Tom Doughty - "Can't Teach An Old Dog"

Review By Aron Radford

Tom Doughty is one of Britain’s best kept slide secrets. I myself was ashamedly ignorant of his wealth of brilliant studio recordings, and ALL of them are lap slide guitar nuggets.

Tom is a self taught guitarist from a very young age but in 1974 he suffered a life changing road traffic accident that would prevent him ever paying conventional guitar again. Frustrated but not defeated he eventually found musical solace in the lap steel through an unconventional but hugely effective playing technique. The slide playing here is way beyond critique. What he manages to present to the ears is so profoundly at odds with what the eyes see that it has to be applauded and admired in equal measures.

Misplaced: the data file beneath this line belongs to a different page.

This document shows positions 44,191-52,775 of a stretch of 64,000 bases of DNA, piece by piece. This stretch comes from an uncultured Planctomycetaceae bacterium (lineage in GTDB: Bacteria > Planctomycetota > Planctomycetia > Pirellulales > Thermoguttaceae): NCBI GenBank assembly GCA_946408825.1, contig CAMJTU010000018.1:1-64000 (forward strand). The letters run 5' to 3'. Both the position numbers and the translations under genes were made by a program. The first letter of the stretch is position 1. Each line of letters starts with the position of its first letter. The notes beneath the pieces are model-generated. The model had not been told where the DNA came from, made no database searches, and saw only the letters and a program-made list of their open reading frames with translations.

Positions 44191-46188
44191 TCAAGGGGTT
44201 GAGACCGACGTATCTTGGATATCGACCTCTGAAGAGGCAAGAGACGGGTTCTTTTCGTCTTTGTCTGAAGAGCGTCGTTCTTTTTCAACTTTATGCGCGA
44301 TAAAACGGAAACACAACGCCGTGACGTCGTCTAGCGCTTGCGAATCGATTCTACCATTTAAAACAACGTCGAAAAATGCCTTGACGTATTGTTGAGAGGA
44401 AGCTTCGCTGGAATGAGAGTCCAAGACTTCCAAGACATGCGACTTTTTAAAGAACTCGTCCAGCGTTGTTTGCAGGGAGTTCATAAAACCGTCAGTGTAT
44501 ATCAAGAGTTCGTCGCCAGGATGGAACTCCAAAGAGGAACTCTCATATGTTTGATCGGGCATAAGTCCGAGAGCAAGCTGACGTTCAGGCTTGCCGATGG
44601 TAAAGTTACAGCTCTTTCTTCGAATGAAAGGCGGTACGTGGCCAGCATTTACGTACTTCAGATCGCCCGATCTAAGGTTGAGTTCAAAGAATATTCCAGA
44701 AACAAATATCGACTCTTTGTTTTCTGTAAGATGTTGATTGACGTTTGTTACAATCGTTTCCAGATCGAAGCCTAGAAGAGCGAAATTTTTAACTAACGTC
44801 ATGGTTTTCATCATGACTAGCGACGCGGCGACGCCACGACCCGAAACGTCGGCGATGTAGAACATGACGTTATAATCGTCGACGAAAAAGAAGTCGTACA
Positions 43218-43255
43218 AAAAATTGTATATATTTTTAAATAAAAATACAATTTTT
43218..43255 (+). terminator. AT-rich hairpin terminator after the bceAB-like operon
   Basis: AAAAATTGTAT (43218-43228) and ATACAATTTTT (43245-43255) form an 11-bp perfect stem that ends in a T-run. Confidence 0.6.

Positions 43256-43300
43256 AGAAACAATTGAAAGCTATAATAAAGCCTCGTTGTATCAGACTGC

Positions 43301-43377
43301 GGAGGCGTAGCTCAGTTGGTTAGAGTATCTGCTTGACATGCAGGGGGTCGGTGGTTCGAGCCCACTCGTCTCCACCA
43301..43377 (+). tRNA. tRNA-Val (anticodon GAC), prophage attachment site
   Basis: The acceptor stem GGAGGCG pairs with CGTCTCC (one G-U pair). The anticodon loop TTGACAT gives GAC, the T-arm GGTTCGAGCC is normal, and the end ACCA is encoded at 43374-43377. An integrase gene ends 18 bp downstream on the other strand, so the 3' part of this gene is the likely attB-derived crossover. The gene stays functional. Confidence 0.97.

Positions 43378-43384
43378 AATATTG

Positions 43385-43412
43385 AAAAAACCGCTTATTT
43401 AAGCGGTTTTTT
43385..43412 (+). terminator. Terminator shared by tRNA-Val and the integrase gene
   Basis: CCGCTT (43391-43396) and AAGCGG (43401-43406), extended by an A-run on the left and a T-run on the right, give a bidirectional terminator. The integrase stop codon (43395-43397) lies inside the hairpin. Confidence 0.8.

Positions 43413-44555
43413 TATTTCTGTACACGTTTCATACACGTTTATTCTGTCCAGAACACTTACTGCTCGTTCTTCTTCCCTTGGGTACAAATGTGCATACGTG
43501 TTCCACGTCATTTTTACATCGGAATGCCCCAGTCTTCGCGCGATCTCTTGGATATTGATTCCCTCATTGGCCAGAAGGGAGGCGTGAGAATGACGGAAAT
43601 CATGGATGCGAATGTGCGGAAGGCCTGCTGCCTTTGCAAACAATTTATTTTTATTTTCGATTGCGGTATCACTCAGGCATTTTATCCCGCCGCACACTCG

He sings on all his own recordings too and has an honest yet sweetly soulful vocal delivery that compliments the rustic nature of his working man blues/folk genre that he operates and excels within. Normally found playing his trusty Bear Creek Weissenborn and his National Tricone resonator he has recorded 4 studio albums to date and all are quite exceptional slide gems.

It took me a while to pin point and articulate what i loved so much about this mans playing but eventual i put it down to this. With a deliciously sweet glassy overtone via his signature glass/steel tubular finger slide his playing manages to capture the ears with beautifully complex ‘top end’ micro tones that are always very present in the mix (some of this is also due to lack of behind string dampening). I love this sound and it’s something i don’t hear very often as not many slide guitarists use glass as predominately.  Tom has the gift of expressionism too. His delivery is always pitch perfect and the attack and decay of each note is clearly an important part of his overall playing charm, he never over plays or showboats he just lets the tasteful delivery, tone and the sustain do the talking.